Chicago | Reuters — U.S. grain and soybean futures slumped on Tuesday with strong crop ratings and increased forecasts for global harvests pushing Chicago Board of Trade wheat to a one-month low.
Wheat prices came under pressure after the U.S. Department of Agriculture, in a weekly report issued late on Monday, rated 60 per cent of the U.S. winter wheat crop in good to excellent condition. That was unchanged from the previous week and in line with trade expectations, but up from 31 per cent a year ago.
The ratings helped fuel projections for plentiful global inventories among traders after Germany’s association of farm co-operatives on Tuesday said the country’s wheat harvest will jump 20.6 per cent in 2019.
Agriculture consultancy SovEcon a day earlier raised its forecast for Russia’s 2019 wheat crop to 83.4 million tonnes from 80 million tonnes, signaling bigger supplies in the world’s top exporter.
“Wheat is the loss-leader today,” said Karl Setzer, operations manager for Citizens LLC, a U.S. grain elevator company.
The most active wheat contract on the CBOT lost 14-1/2 cents at $4.45 a bushel (all figures US$). K.C. hard red winter wheat and MGEX spring wheat set contract lows.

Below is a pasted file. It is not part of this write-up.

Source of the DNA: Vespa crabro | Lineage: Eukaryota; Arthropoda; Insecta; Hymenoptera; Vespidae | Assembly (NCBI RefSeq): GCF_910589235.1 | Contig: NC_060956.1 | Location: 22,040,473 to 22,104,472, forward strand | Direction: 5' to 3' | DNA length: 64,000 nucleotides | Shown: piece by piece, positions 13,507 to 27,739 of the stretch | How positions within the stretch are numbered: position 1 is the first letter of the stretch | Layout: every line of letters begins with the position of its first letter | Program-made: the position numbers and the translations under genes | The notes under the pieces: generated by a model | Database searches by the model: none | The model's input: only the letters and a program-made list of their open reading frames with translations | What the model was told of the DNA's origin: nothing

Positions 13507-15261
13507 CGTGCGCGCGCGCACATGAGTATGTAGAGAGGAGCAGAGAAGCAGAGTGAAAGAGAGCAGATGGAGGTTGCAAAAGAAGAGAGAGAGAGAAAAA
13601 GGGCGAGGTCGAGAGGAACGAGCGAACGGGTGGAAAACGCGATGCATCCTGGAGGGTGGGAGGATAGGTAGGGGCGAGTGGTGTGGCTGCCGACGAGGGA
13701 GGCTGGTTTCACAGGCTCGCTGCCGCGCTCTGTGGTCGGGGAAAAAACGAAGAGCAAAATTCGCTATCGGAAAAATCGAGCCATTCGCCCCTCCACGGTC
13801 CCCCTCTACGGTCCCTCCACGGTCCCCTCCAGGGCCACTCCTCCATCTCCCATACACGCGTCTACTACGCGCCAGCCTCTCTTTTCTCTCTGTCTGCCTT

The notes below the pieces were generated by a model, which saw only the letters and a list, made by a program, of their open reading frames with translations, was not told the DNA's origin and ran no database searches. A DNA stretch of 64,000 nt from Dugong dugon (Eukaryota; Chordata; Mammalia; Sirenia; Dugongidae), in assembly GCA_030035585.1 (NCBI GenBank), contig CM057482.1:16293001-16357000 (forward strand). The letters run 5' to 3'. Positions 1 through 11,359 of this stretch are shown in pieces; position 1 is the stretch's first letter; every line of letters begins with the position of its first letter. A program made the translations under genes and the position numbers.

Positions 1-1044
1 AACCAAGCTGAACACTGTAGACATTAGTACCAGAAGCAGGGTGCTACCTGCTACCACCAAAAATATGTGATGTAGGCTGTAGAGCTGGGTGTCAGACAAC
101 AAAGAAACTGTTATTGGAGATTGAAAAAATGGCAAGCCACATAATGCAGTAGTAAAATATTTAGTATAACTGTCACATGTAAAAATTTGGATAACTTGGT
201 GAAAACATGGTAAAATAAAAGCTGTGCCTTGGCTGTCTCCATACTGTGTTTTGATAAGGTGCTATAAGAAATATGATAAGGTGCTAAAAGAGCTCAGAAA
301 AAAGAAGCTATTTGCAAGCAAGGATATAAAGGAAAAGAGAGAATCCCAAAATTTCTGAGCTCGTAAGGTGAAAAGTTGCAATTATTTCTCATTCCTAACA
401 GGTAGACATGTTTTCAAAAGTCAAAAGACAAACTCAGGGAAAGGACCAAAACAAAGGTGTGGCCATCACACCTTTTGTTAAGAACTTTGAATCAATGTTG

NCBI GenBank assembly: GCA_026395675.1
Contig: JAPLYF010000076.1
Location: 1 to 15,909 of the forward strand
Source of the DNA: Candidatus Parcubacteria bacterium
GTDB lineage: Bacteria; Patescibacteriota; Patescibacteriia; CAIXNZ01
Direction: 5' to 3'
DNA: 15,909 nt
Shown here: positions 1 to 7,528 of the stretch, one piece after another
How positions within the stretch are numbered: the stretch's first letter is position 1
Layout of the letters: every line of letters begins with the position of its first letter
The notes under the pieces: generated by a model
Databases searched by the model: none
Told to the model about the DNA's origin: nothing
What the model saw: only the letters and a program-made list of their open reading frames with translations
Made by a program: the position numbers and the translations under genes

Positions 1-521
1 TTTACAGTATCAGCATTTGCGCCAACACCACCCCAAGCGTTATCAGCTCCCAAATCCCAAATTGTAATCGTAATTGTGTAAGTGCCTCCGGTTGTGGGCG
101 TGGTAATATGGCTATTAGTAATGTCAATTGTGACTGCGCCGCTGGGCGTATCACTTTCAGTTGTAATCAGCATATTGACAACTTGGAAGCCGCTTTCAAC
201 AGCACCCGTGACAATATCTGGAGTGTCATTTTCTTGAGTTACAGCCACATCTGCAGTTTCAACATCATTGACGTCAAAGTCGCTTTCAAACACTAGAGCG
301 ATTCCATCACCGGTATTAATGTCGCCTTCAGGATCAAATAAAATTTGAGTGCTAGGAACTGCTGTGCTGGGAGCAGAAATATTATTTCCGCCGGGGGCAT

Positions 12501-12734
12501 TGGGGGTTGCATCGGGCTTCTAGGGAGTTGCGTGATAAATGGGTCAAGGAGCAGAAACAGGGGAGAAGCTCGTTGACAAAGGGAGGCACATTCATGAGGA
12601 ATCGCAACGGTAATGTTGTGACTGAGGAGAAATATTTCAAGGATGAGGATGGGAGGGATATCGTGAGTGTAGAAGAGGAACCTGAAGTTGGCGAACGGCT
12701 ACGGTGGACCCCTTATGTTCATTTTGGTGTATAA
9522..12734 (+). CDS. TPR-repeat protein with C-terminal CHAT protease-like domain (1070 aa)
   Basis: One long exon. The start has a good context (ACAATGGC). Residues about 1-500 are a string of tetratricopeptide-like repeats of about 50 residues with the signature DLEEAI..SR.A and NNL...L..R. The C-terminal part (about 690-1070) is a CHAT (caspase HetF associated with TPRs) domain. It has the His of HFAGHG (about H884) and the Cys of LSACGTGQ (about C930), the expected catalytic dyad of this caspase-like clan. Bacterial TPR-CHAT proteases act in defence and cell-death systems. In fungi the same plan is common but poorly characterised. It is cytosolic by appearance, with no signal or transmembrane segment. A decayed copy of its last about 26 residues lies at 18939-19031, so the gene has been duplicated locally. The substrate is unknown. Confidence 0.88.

CBOT corn sagged 3-3/4 cents to $3.59 a bushel. Soybeans sank 10-3/4 cents to $8.88 a bushel.
USDA, in its Monday report, said three per cent of the corn crop was planted, behind the five-year average of five per cent. Wet weather has slowed planting in parts of the Delta region and Midwest, and more rain is expected later this week, according to forecasters.
However, traders said they were not overly worried about planting delays yet because there is still time to put the crop in the ground without reducing yields. Also, farmers can use large planting machines to plant crops quickly.
“Planting delays don’t mean anything right now,” said Jim Gerlach, president of U.S. broker A/C Trading.
In the soybean market, heavily reliant on Chinese imports, hopes for a positive outcome from U.S.-China trade talks have underpinned prices. But massive disruptions to China’s pig sector due to the African swine fever hog disease could cut demand for soymeal feed even in the event of a trade agreement with Washington.
Also, the details and timing of a trade agreement remain uncertain, Gerlach said.
“If you’re a bull in the market, everything you can hang your hat on right now is an ‘if’ or a ‘maybe,'” he said. “The bears are trading the here and now.”
— Reporting for Reuters by Tom Polansek in Chicago; additional reporting by Gus Trompiz in Paris and Naveen Thukral in Singapore.